Penner challenges for Ward 4 seat in Hannover –


He may be new to Hanover, but council candidate Ed Penner is certainly no stranger to city politics. Penner has announced that he is running for the seat of Ward Four of the Rural Municipality of Hannover.

From 1980 until recently, Penner resided in the Rural Municipality of Stuartburn. During that time, he spent 20 years on the city council there. In fact, he was still a councilor in that municipality until he moved to Hanover this summer. In the October 26 election, he will challenge incumbent Councilor John Giesbrecht.

Ward four is made up of the communities of Friedensfeld, Sarto and Pansy. Penner lives in this neighborhood, something he feels is important to representing taxpayers well. He adds that this neighborhood is also very similar to the Stuartburn area where he comes from.

“The lay of the land is pretty much the same,” Penner notes. “I have experience in this kind of landscape and I know pretty much what works in this area.”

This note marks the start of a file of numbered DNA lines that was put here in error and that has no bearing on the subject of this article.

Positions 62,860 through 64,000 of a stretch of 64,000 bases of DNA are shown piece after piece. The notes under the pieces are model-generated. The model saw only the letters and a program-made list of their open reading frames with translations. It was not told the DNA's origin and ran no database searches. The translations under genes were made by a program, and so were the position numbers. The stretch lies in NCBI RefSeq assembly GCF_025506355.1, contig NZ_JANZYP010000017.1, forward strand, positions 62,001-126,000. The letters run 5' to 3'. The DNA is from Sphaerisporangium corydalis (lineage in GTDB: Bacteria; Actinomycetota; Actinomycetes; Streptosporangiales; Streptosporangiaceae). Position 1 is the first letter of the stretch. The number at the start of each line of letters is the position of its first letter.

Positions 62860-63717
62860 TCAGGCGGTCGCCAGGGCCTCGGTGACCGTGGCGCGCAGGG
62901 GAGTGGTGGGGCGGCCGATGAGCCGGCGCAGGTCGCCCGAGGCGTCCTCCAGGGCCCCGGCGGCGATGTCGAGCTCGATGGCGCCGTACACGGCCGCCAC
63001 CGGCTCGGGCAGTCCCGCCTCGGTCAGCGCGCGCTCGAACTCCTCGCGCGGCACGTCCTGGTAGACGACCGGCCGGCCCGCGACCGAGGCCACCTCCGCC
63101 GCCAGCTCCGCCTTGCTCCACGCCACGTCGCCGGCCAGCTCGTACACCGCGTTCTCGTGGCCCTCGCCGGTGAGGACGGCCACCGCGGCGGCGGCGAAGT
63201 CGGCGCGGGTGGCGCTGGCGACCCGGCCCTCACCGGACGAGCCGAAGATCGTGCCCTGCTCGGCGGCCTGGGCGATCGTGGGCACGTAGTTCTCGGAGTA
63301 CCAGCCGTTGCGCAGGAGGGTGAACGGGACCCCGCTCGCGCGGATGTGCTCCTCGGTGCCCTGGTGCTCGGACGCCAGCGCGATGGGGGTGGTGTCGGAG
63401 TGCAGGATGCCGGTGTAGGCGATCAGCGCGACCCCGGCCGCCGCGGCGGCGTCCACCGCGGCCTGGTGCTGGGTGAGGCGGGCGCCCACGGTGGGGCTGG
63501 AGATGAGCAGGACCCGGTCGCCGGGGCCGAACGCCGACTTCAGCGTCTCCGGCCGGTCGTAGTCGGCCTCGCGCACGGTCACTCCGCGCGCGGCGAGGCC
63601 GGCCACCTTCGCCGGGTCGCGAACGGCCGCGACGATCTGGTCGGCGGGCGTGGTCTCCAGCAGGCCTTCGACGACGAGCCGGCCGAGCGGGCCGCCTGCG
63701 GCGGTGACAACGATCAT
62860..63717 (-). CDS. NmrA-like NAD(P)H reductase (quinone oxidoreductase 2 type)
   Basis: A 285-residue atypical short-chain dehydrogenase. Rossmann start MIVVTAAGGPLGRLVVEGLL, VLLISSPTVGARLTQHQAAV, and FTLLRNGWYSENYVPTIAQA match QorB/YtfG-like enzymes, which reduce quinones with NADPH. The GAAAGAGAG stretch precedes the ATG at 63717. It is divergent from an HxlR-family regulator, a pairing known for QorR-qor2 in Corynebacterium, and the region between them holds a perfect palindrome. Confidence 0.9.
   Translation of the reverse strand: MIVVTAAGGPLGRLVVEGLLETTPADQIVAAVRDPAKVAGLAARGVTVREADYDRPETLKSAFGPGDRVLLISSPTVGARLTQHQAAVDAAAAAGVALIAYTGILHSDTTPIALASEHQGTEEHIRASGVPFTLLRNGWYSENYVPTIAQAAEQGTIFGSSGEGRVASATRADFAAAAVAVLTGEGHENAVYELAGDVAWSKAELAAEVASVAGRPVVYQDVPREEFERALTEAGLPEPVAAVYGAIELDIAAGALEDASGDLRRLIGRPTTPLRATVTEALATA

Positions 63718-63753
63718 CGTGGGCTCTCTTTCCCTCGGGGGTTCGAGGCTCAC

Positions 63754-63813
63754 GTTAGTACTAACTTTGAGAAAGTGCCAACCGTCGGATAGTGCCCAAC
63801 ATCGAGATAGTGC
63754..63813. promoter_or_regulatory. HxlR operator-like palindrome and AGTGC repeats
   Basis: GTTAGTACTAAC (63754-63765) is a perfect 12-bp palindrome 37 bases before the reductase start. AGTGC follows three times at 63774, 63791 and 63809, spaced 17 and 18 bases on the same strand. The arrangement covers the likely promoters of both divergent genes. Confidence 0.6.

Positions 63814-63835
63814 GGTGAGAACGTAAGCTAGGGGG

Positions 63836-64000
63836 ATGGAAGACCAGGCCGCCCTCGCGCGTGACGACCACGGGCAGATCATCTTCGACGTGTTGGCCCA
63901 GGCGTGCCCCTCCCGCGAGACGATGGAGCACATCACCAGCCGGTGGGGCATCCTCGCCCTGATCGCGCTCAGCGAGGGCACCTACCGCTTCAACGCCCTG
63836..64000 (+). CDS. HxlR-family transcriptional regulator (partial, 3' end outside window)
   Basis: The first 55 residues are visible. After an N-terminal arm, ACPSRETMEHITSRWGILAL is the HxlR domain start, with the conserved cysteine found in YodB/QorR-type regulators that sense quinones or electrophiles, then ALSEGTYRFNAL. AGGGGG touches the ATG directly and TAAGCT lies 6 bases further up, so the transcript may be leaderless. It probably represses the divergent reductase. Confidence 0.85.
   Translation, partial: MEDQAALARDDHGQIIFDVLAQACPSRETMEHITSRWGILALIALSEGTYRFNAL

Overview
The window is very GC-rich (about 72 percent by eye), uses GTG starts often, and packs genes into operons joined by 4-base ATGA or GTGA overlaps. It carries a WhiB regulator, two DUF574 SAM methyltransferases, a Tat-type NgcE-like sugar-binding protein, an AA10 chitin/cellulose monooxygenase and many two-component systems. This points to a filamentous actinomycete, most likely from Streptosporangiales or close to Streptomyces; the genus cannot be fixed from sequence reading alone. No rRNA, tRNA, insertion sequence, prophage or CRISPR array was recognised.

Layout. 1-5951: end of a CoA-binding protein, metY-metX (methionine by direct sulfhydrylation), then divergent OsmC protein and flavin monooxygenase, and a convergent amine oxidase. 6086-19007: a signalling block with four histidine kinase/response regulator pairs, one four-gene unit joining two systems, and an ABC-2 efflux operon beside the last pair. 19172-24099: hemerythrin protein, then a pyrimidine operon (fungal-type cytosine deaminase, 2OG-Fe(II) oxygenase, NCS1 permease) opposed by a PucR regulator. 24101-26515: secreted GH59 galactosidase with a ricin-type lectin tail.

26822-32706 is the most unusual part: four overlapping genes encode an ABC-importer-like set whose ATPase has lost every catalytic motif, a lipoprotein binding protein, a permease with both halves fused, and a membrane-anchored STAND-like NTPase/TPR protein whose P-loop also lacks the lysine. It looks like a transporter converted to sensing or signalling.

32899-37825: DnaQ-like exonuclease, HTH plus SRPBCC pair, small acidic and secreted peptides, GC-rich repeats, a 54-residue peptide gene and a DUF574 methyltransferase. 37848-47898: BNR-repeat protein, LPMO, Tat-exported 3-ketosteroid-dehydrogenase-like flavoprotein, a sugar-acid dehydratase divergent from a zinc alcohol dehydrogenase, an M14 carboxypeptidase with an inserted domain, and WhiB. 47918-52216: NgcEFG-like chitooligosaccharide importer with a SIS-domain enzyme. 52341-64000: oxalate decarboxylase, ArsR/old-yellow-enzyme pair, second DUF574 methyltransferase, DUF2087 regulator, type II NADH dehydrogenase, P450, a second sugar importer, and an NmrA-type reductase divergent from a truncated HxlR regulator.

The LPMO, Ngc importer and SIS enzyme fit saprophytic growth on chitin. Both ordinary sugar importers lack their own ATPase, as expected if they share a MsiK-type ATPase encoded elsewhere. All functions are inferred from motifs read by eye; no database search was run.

That said, Penner notes that if elected, he will be there to represent the entire municipality and not just Ward Four.

“I believe that we have a say throughout the municipality, but we are always there to represent our municipal district,” he adds.

Penner says Ward Four residents have been very supportive of her running for office. He notes that a number of growers in Hannover, after hearing that he now lives in the municipality, approached him about running for council.

Penner says her main goal is to find out what the needs of local residents are. He first notes what he means is that municipal roads need to be upgraded to a level that can handle today’s traffic flow. If elected, another goal would be to make sure Hannover’s drains can handle our rainstorms.

After 20 years on Stuartburn Council, Penner says he feels he has represented the area very well. He notes that agriculture was a key part of his neighborhood and he made sure to put it front and center. Penner also served as Vice President of the Seine Rat Roseau Watershed District, promoting water retention.

Penner says he first joined the Council at a time when the hog industry was beginning to pick up steam in the Southeast. He believes he has helped bring farmers together to ensure the livestock industry remains sustainable, while respecting residential areas.

“I’m a people person and like to help people when they’re in need,” notes Penner. “When I see they have a problem that needs to be solved, I like to work for them and work with them to solve their problems so they can have better livelihoods and sustainable livelihoods.”


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